Commentary: Pay Attention to Regenerative Medicine

As a veterinarian and cell biologist trained during the 1980s, I have witnessed firsthand the transformative impact that molecular biology has had on biomedical research, agriculture, and medicine. Characterizing molecular biology as "transformative" is appropriate. Consider how recombinant DNA methods, transgenics, and now genomics have impacted discovery science, farming practices, the pharmaceutical industry, and clinical diagnostics.

The process is not winding down--actually, just the opposite. We are entering an era of personalized medicine. Along with medical history, a clinical exam, and diagnostic tests, the evaluation and care of patients will increasingly include consideration of an individual's genome. Factoring in of the genome is already the case for known genetic markers with established disease associations. The full resequencing of a patient's DNA (genome), an overall evaluation of gene expression in clinical samples at the RNA or protein levels, and broad screening of metabolites all appear to be coming to clinical practice in the not-too-distant future. Veterinarians and physicians will use this information to help generate the differential diagnoses list for a patient, customize therapeutic strategies, and improve prognostic assessments.

In contrast to molecular biology, I have more recently recognized that cell biology also will likely have a transformative impact on the practice of medicine in a similar, not-too-distant time frame. Data are now accumulating from several medical disciplines that multipotent "stem cells" have the potential to facilitate tissue repair. I am not a stem cell expert by any stretch, but two broad mechanistic categories appear to be emerging.

The first category includes indirect mechanisms. Stem cells introduced into a patient have the potential to express and deliver the right mix of factors--such as cytokines (inflammatory mediators), chemokines (a type of small cytokine), and growth factors--at the correct concentrations and with the appropriate molecular structure to positively modulate the patient's immune response and tissue repair capabilities. The patient's own cellular resources for repair are mobilized and activated. Destructive catabolic (tissue breakdown) processes are switched to a self-sustaining anabolic (tissue growth) response. Interestingly, the introduced stem cells may not need to remain viable in the lesion area for very long to affect this switch.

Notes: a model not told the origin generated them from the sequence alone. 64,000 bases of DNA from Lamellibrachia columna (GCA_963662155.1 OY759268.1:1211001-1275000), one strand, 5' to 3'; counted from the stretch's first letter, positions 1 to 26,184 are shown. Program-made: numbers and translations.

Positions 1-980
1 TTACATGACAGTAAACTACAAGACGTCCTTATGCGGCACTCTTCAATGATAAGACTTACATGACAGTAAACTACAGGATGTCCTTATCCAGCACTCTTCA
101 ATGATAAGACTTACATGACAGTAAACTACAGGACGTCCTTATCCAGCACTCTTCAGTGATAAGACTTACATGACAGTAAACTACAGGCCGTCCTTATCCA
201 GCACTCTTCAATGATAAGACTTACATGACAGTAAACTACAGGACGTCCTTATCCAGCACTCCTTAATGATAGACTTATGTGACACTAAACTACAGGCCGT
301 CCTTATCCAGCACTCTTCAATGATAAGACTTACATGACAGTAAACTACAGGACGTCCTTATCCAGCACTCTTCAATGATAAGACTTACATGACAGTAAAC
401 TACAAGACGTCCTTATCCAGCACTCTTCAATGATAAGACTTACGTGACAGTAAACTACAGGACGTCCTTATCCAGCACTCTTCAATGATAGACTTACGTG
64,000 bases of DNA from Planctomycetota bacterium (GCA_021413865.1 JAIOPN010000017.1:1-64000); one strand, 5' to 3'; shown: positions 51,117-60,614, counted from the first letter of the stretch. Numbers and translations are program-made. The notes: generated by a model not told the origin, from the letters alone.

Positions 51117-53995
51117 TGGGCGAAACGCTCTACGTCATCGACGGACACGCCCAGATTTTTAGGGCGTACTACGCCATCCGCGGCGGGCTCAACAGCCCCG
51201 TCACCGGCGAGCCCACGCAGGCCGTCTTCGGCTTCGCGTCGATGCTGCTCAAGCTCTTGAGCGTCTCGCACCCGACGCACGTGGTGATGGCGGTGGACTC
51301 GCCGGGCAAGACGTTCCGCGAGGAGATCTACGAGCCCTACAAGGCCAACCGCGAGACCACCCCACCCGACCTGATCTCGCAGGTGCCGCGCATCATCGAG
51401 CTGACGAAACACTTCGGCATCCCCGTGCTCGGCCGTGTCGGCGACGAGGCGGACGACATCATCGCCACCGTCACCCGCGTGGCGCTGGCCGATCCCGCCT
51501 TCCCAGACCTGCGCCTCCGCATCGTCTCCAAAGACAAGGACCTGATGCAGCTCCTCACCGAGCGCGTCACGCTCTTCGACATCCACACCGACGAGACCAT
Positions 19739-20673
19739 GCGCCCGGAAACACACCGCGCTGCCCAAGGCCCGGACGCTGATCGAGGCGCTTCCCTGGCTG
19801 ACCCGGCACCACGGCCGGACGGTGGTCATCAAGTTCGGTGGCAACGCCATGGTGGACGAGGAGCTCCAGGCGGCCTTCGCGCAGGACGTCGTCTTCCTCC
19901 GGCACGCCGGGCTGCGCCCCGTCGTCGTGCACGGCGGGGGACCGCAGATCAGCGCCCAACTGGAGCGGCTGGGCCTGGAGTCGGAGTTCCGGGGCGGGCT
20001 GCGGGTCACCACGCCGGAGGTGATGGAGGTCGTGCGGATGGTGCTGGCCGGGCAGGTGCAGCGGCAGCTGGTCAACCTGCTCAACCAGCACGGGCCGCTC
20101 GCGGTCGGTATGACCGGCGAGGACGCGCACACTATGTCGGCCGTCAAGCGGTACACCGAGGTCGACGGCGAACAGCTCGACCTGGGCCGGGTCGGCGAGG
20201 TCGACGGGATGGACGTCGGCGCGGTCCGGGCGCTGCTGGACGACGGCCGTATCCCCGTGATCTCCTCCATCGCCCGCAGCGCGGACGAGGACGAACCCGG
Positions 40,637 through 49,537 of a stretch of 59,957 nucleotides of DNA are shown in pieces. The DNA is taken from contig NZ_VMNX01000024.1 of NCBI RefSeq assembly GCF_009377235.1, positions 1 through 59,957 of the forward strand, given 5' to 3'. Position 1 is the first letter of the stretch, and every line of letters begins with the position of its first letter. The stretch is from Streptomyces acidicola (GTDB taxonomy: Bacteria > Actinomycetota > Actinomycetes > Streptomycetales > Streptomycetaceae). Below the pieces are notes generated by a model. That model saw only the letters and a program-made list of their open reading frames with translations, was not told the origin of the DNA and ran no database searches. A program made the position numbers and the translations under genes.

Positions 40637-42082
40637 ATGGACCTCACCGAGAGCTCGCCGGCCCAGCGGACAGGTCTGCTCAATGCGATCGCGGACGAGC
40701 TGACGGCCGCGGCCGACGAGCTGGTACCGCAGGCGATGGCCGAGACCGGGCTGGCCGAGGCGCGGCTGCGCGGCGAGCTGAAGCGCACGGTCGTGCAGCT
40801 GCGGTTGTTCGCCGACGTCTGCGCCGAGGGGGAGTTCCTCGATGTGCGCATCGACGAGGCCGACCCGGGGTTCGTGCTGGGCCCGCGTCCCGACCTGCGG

The second category appears to be more challenging. It involves direct mechanisms in which the introduced stem cells themselves are expected to differentiate into the correct cell types, synthesize and organize the appropriate extracellular matrices, and regenerate normal tissue structures to achieve tissue repair. Both mechanisms work toward a restoration of tissue structure and function.

The take-home message that I now embrace and will encourage others to consider is "pay attention." Stem cells and regenerative medicine are poised to yield major clinical advances. As discussed by (Gregory L. Ferraro, DVM, associate director of the University of California, Davis, William R. Pritchard Veterinary Medical Teaching Hospital) in this issue (of Equine Disease Quarterly, Oct. 2011), many basic questions remain unanswered and there is much to learn. Our discovery process needs to be driven by rigorous scientific methods and hypothesis-driven experimental biology. However, through access to our diverse patient population, veterinary medicine has every opportunity to lead development and progress in these important areas. Yes--pay attention.

CONTACT: James MacLeod, VMD, PhD--859/218-1140--jnmacleod@uky.edu--Maxwell H. Gluck Equine Research Center, University of Kentucky, Lexington, Kentucky

This is an excerpt from Equine Disease Quarterly, funded by underwriters at Lloyd's, London, brokers, and their Kentucky agents.

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Equine Disease Quarterly

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